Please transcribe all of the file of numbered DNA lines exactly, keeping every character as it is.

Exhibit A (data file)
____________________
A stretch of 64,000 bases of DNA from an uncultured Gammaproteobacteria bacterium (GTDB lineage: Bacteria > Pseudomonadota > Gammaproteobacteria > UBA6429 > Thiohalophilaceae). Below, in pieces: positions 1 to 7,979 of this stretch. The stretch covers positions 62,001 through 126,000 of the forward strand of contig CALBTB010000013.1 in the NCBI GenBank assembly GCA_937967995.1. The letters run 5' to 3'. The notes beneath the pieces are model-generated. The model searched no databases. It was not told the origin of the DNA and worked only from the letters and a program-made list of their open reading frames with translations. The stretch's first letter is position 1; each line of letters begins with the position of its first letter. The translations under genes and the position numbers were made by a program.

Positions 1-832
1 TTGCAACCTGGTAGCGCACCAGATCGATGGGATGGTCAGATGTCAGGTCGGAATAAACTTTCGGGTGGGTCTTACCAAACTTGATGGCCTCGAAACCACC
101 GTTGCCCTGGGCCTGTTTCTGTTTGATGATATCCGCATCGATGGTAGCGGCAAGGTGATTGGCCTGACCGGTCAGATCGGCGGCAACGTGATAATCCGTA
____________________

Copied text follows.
A stretch of 64,000 bases of DNA from an uncultured Gammaproteobacteria bacterium (GTDB lineage: Bacteria > Pseudomonadota > Gammaproteobacteria > UBA6429 > Thiohalophilaceae). Below, in pieces: positions 1 to 7,979 of this stretch. The stretch covers positions 62,001 through 126,000 of the forward strand of contig CALBTB010000013.1 in the NCBI GenBank assembly GCA_937967995.1. The letters run 5' to 3'. The notes beneath the pieces are model-generated. The model searched no databases. It was not told the origin of the DNA and worked only from the letters and a program-made list of their open reading frames with translations. The stretch's first letter is position 1; each line of letters begins with the position of its first letter. The translations under genes and the position numbers were made by a program.

Positions 1-832
1 TTGCAACCTGGTAGCGCACCAGATCGATGGGATGGTCAGATGTCAGGTCGGAATAAACTTTCGGGTGGGTCTTACCAAACTTGATGGCCTCGAAACCACC
101 GTTGCCCTGGGCCTGTTTCTGTTTGATGATATCCGCATCGATGGTAGCGGCAAGGTGATTGGCCTGACCGGTCAGATCGGCGGCAACGTGATAATCCGTA